Our results demonstrate convergence between AMPK and Nrf2 pathways and this intersection is essential for anti-inflammatory effect of BBR in LPS-stimulated macrophages and endotoxin-shocked mice. Uncovering this intersection is significant for understanding the relationship between energy homeostasis and antioxidative responses and may be beneficial for developing new therapeutic strategies against inflammatory diseases. Antioxid. Redox Signal. 20, 574-588.
Macroautophagy/autophagy has profound implications for aging. However, the true features of autophagy in the progression of aging remain to be clarified. In the present study, we explored the status of autophagic flux during the development of cell senescence induced by oxidative stress. In this system, although autophagic structures increased, the degradation of SQSTM1/p62 protein, the yellow puncta of mRFP-GFP-LC3 fluorescence and the activity of lysosomal proteolytic enzymes all decreased in senescent cells, indicating impaired autophagic flux with lysosomal dysfunction. The influence of autophagy activity on senescence development was confirmed by both positive and negative autophagy modulators; and MTOR-dependent autophagy activators, rapamycin and PP242, efficiently suppressed cellular senescence through a mechanism relevant to restoring autophagic flux. By time-phased treatment of cells with the antioxidant N-acetylcysteine (NAC), the mitochondria uncoupler carbonyl cyanide m-chlorophenyl hydrazone (CCCP) and ambroxol, a reagent with the effect of enhancing lysosomal enzyme maturation, we found that mitochondrial dysfunction plays an initiating role, while lysosomal dysfunction is more directly responsible for autophagy impairment and senescence. Interestingly, the effect of rapamycin on autophagy flux is linked to its role in functional revitalization of both mitochondrial and lysosomal functions. Together, this study demonstrates that autophagy impairment is crucial for oxidative stressinduced cell senescence, thus restoring autophagy activity could be a promising way to retard senescence.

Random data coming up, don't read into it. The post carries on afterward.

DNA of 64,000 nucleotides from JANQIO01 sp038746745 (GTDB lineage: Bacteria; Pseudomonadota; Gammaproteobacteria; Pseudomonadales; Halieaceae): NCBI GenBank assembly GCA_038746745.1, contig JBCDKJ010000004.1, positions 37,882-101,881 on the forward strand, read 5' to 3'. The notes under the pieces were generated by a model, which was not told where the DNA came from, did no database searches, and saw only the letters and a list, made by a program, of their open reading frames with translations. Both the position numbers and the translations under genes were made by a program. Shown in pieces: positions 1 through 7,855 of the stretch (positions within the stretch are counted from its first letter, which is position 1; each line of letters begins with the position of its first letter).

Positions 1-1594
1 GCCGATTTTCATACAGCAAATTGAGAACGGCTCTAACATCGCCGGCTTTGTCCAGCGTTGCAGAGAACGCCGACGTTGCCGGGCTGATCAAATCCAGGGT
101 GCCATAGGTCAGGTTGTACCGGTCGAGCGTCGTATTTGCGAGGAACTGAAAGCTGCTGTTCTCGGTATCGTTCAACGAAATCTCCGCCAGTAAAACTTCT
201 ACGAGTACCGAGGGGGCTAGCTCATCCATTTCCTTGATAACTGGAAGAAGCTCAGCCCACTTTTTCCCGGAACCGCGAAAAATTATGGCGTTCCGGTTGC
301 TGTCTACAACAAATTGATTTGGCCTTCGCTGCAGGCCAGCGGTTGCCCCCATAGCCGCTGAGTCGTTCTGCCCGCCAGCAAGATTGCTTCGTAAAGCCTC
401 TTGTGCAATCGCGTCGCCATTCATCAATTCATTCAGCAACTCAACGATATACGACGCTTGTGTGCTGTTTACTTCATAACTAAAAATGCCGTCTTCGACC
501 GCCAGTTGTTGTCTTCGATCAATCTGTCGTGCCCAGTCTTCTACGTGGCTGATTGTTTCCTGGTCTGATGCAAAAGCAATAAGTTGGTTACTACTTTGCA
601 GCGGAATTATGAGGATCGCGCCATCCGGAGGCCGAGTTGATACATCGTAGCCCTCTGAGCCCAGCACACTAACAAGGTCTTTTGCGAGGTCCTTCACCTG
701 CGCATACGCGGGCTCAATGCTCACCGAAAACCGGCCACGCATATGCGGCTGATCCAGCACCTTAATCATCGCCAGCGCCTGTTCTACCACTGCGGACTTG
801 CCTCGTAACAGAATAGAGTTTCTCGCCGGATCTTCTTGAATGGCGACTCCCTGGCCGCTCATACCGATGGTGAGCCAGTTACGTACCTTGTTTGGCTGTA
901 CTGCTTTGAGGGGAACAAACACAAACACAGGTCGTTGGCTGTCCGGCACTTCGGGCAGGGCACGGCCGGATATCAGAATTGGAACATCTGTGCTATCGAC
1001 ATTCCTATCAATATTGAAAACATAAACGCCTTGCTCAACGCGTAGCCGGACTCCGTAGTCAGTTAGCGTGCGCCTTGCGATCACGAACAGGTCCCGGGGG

Summary AMPK activation is beneficial for cellular homeostasis and senescence prevention. However, the molecular events involved in AMPK activation are not well defined. In this study, we addressed the mechanism underlying the protective effect of AMPK on oxidative stress‐induced senescence. The results showed that AMPK was inactivated in senescent cells. However, pharmacological activation of AMPK by metformin and berberine significantly prevented the development of senescence and, accordingly, inhibition of AMPK by Compound C was accelerated. Importantly, AMPK activation prevented hydrogen peroxide‐induced impairment of the autophagic flux in senescent cells, evidenced by the decreased p62 degradation, GFP‐RFP‐LC3 cancellation, and activity of lysosomal hydrolases. We also found that AMPK activation restored the NAD + levels in the senescent cells via a mechanism involving mostly the salvage pathway for NAD + synthesis. In addition, the mechanistic relationship of autophagic flux and NAD + synthesis and the involvement of mTOR and Sirt1 activities were assessed. In summary, our results suggest that AMPK prevents oxidative stress‐induced senescence by improving autophagic flux and NAD + homeostasis. This study provides a new insight for exploring the mechanisms of aging, autophagy and NAD + homeostasis, and it is also valuable in the development of innovative strategies to combat aging.
Aging-related, nonresolving inflammation in both the central nervous system (CNS) and periphery predisposes individuals to the development of neurodegenerative disorders (NDDs). Inflammasomes are thought to be especially relevant to immune homeostasis, and their dysregulation contributes to inflammation and NDDs. However, few agents have been clinically shown to reduce NDD incidence by targeting inflammasomes. Our study indicated that NLRP3 (NLR family, pyrin domain containing 3) inflammasome is involved in Parkinson disease (PD) progression in patients and various murine models. In addition, the small molecule kaempferol (Ka) protected mice against LPS-and SNCA-induced neurodegeneration by inhibiting NLRP3 inflammasome activation as evidenced by the fact that Ka reduced cleaved CASP1 expression and disrupted NLRP3-PYCARD-CASP1 complex assembly with concomitant decreased IL1B secretion. Mechanically, Ka promoted macroautophagy/autophagy in microglia, leading to reduced NLRP3 protein expression, which in turn deactivated the NLRP3 inflammasome. Intriguingly, ubiquitination was involved in Ka-induced autophagic NLRP3 degradation. These findings were further confirmed in vivo as knockdown of Atg5 expression or autophagy inhibitor treatment significantly inhibited the Ka-mediated NLRP3 inflammasome inhibition and neurodegeneration amelioration. Thus, we demonstrated that Ka promotes neuroinflammatory inhibition via the cooperation of ubiquitination and autophagy, suggesting that Ka is a promising therapeutic strategy for the treatment of NDDs.